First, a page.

Very little progress can be made until the proper billing structures are in place. Historically, MH/SU services have been poorly reimbursed, creating a major bottleneck in service provision for older adults. Medicare and Medicaid have lower rates of reimbursement than many commercial insurance companies, disproportionately disincentivizing providers from service provision to older adults, particularly those who are economically disadvantaged. In fact, psychiatrists are less likely than other types of physicians to accept all types of insurance (including Medicare and Medicaid), contributing to this gap in care (Bishop et al., 2014).

Without providers opting in, older adults don’t get services (CMS, 2015). This is especially true for individuals who are eligible for both Medicare and Medicaid (“dual eligibles”), many of whom have serious mental illness, often with comorbid substance misuse, because they are required to navigate two separate and confusing systems, and rarely have the resources to consider out-of-network options.

CMS billing structures also must accommodate and promote integrated, team-based care. Optimal care for all adults coordinates mental and physical health care (Druss et al., 2017). This is particularly the case for older adults with disorders ranging from depression (Unutzer et al., 2002) to serious mental illness (Druss et al., 2017; Vanderlip et al., 2014, 2017), to substance misuse (Englander et al., 2019).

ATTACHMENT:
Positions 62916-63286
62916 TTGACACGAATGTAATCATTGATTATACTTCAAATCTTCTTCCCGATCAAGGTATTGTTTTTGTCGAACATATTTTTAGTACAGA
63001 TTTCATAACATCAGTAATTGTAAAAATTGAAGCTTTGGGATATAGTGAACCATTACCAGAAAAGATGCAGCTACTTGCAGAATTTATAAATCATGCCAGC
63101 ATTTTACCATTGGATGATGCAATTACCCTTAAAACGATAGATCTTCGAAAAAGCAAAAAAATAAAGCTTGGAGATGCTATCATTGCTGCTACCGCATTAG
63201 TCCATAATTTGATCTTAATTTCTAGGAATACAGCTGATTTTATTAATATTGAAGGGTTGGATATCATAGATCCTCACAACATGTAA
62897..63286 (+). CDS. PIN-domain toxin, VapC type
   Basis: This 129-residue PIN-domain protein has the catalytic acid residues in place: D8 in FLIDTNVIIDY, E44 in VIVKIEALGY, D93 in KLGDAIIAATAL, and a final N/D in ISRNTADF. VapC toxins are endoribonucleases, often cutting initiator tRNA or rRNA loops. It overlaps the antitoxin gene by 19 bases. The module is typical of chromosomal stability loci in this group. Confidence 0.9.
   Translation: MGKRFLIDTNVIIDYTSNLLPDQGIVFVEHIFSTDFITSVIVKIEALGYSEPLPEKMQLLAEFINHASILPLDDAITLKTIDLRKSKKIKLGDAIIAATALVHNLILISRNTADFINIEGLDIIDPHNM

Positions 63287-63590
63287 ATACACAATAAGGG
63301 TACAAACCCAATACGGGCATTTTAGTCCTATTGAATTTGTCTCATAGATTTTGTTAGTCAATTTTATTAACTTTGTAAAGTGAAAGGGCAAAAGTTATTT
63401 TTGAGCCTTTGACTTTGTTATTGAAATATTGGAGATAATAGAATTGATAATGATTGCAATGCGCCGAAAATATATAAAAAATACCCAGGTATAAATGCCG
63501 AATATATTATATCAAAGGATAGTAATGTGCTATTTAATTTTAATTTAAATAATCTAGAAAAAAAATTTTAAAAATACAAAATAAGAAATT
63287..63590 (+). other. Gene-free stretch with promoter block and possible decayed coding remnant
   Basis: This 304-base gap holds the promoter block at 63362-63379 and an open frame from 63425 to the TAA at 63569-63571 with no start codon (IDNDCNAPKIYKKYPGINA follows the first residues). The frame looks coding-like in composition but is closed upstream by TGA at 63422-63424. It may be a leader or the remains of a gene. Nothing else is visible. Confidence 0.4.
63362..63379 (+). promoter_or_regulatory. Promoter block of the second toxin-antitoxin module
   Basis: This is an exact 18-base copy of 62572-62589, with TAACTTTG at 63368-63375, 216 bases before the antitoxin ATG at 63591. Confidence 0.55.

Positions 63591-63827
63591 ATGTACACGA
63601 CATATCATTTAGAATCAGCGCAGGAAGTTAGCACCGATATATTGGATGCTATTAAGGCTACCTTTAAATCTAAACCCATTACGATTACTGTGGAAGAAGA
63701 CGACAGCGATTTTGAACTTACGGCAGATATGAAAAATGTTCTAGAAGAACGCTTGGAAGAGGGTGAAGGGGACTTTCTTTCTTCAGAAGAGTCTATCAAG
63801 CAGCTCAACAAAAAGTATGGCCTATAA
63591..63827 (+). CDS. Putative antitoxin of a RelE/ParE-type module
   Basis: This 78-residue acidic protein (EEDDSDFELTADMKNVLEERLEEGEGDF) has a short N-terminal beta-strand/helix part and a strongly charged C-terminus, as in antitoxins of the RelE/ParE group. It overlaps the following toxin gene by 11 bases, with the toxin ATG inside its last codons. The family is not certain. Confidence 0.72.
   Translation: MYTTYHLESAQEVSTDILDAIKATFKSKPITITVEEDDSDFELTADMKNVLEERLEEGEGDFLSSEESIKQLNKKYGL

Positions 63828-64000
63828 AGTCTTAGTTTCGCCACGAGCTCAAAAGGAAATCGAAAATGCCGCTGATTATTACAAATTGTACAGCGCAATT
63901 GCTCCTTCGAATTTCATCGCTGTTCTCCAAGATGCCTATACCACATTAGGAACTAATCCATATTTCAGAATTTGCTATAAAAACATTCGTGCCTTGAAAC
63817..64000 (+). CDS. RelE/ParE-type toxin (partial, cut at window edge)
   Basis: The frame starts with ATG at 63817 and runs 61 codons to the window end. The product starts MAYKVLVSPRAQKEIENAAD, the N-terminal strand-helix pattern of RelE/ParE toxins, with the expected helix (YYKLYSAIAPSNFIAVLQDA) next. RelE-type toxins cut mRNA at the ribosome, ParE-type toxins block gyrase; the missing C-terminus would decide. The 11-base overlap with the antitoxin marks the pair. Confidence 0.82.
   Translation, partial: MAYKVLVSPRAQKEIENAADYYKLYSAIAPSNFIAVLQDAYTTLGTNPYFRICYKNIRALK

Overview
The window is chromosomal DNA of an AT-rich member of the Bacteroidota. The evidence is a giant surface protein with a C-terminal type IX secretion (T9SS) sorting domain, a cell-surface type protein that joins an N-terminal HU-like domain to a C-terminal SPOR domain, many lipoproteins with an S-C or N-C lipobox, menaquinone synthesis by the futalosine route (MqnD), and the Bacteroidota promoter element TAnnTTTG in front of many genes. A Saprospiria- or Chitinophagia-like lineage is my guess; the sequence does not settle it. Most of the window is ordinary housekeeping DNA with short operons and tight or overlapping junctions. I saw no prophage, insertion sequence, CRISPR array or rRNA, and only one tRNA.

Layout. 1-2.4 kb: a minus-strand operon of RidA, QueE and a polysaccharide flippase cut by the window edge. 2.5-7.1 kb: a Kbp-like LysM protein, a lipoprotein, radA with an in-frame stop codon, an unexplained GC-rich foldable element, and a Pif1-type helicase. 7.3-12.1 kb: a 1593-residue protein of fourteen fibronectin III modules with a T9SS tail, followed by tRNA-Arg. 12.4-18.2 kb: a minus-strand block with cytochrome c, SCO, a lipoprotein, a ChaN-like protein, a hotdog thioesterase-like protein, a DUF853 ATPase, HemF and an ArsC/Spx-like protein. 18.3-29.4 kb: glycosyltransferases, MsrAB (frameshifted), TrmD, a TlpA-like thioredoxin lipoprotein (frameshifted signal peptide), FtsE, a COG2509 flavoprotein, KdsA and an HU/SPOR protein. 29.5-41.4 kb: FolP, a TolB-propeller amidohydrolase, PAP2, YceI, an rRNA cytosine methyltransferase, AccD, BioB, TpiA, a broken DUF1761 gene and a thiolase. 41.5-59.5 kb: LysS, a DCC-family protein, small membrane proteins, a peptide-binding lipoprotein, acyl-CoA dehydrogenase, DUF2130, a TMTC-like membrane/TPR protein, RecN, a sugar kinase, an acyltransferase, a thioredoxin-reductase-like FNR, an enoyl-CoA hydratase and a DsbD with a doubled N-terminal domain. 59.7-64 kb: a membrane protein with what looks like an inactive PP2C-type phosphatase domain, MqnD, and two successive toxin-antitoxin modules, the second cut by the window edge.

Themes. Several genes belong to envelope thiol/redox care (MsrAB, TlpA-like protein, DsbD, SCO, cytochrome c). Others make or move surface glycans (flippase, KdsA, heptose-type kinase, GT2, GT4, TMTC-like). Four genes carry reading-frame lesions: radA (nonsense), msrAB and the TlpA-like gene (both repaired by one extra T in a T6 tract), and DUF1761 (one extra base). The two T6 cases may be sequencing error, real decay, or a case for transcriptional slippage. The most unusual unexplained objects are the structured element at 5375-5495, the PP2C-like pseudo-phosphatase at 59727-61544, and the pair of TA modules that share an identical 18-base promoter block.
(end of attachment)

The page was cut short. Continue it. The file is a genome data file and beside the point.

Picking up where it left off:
Unfortunately, Medicare Advantage plans have been allowed to split contracts for physical and behavioral health services so that older adults often cannot receive services in one coordinated setting. Moreover, older adults seeking treatment for MH/SU concerns at their primary care providers may leave empty-handed, as many primary care providers don’t know where to send older adults for care and can’t make proper referrals.


The MH/SU needs of older adults are complex and with a growing population of older Americans, we must take immediate action to build and strengthen the broad MH/SU workforce through various strategies at practice and policy levels. Key areas for impact include broadly engaging a variety of professionals and supporters to provide MH/SU care for older adults, increasing training opportunities to support growth in geriatric specialists, equipping generalists with basic competencies in older adult MH/SU issues, increasing diversity and cultural competency in the geriatric MH/SU workforce, engaging non-licensed providers and peer supporters, and calling for improved Medicare and Medicaid reimbursement for pertinent services and policy reform to address cracks in the current payment structures. Although some progress has been made since the 2012 IOM report, there is much more progress to be made.

Susan Buehler, PhD, is an assistant professor at the Rush University Medical Center in Chicago, Ill. She may be contacted at Erin E. Emery-Tiburcio, PhD, ABPP, is a professor at the Rush University Medical Center.

Photo credit: Shutterstock/Frame Stock Footage